Washington D.C. To Get Its First Medical Cannabis Dispensary In April

It’s been a long, hard fight for advocates of medical cannabis in D.C., but the battle is finally paying off, and people will be better off for it.

According to General manager David Guard, Capital City Care (CCC) – which will be the cities first dispensary among six that are licensed – will be opening in early April.

As with medical cannabis access points in other parts of the country like Colorado, CCC will be offering cannabis in its dried form, as well as medicated bakery items, candies and drinks. They’ll also be selling pipes and bongs, and will have counseling s4c2a6fbe5d5faa1ede9d72b6ad5f6b4fervices for those new to medical marijuana.

For D.C. residents who have been fighting for this new law, the victory is sweet, though long overdo.

“They’ve tried to sweep us under the rug for years, ignoring our calls and our vote. With the opening of Capital City Care, democracy is taking over”, said Samantha Bryant, a resident of D.C. who’s attended numerous city council meetings on the issue.

In 1998, voters in D.C. approved a bill legalizing medical cannabis, which was quickly blocked by the government. A decade long political battle took place after, which led to both the legislative branch and President Obama approving legislation in 2009 to remove the ban.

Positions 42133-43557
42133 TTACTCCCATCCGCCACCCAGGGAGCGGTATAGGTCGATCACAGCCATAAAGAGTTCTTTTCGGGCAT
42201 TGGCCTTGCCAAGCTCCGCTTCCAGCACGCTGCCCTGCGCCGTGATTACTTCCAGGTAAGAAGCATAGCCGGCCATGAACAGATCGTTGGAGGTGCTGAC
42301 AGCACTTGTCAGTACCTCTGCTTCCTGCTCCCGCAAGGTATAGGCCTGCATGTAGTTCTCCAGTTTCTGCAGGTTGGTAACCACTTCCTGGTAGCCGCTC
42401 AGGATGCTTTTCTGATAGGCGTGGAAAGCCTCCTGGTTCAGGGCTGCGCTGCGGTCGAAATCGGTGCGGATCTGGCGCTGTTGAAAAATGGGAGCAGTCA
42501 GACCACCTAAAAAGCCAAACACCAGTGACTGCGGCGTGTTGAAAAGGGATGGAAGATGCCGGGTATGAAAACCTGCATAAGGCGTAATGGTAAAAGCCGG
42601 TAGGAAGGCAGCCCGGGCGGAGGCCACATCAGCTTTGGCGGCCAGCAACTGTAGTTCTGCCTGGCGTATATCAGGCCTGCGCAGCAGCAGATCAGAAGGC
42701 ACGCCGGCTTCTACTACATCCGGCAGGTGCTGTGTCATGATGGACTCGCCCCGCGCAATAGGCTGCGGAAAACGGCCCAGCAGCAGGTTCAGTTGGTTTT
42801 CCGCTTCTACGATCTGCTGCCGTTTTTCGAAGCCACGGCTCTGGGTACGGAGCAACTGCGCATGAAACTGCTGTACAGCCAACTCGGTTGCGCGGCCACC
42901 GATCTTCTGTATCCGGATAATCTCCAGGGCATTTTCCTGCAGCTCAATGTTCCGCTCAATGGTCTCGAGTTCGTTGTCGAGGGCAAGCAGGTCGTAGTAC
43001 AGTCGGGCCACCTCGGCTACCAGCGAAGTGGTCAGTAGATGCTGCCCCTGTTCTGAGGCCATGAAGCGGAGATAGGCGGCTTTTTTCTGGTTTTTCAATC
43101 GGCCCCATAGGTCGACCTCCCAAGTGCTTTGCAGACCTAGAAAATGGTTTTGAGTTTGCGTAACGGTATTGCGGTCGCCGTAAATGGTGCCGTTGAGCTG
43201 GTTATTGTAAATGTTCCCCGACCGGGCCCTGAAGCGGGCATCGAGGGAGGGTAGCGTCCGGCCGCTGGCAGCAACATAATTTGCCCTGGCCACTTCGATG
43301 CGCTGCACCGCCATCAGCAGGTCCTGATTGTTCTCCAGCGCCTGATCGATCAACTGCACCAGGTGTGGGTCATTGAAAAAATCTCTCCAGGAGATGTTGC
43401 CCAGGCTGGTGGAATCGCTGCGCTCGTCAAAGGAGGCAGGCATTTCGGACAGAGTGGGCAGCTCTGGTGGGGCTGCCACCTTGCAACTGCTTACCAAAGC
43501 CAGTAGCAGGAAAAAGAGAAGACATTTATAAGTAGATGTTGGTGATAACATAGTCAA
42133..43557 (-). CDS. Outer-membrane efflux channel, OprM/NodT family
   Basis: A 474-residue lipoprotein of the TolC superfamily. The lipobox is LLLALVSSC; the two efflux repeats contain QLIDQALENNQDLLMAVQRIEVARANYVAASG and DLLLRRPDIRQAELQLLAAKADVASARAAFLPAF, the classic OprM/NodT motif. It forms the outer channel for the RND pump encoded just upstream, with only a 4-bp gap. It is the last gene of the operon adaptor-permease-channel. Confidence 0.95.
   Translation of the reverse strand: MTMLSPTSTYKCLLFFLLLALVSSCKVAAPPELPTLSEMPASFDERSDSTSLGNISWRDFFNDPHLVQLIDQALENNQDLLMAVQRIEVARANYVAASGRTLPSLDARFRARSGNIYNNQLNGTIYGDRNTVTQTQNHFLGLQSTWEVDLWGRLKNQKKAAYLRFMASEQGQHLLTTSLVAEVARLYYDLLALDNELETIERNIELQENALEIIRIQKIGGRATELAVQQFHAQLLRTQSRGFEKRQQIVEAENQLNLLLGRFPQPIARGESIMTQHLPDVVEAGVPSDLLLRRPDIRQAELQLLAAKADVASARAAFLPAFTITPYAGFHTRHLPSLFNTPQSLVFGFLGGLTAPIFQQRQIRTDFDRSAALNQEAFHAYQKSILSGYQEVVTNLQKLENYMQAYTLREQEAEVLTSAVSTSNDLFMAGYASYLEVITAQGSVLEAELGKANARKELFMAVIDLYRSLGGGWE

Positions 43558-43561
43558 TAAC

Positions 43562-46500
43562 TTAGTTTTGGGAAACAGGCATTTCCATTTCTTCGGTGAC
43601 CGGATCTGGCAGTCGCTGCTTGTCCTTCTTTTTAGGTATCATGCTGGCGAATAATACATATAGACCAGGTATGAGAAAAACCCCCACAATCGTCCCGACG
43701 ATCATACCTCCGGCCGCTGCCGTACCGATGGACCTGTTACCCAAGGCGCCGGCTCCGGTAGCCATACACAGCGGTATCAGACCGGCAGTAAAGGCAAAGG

Since then, the process of implementing the new law, which includes the Department of Health issuing special cards for qualified patients, has taken several years, leading up to the expected opening of Capital City Care in April.

This leads to the situation that everyone is intrigued about; neighbors of the White House being able to legally buy and use medical cannabis, while the feds continue to claim that cannabis has no medicinal value, and that its a menace worthy of jailing patients over.

The climate and political attention that this will bring to our nation’s capitol in regards to cannabis policy comes at a vital time. Lawmakers in D.C. are set to discuss the issue on the federal level, as multiple bipartisan bills have been filed to remove cannabis as a schedule 1 controlled substance, and to allow the use of medical cannabis as a defense in federal court.

But looking past the political ramifications of having legalized medical marijuana in Washington D.C., the immediate implication is that patients who seriously need cannabis as a medicine will soon have access to it.

For this, we can’t thank activists in D.C. enough.

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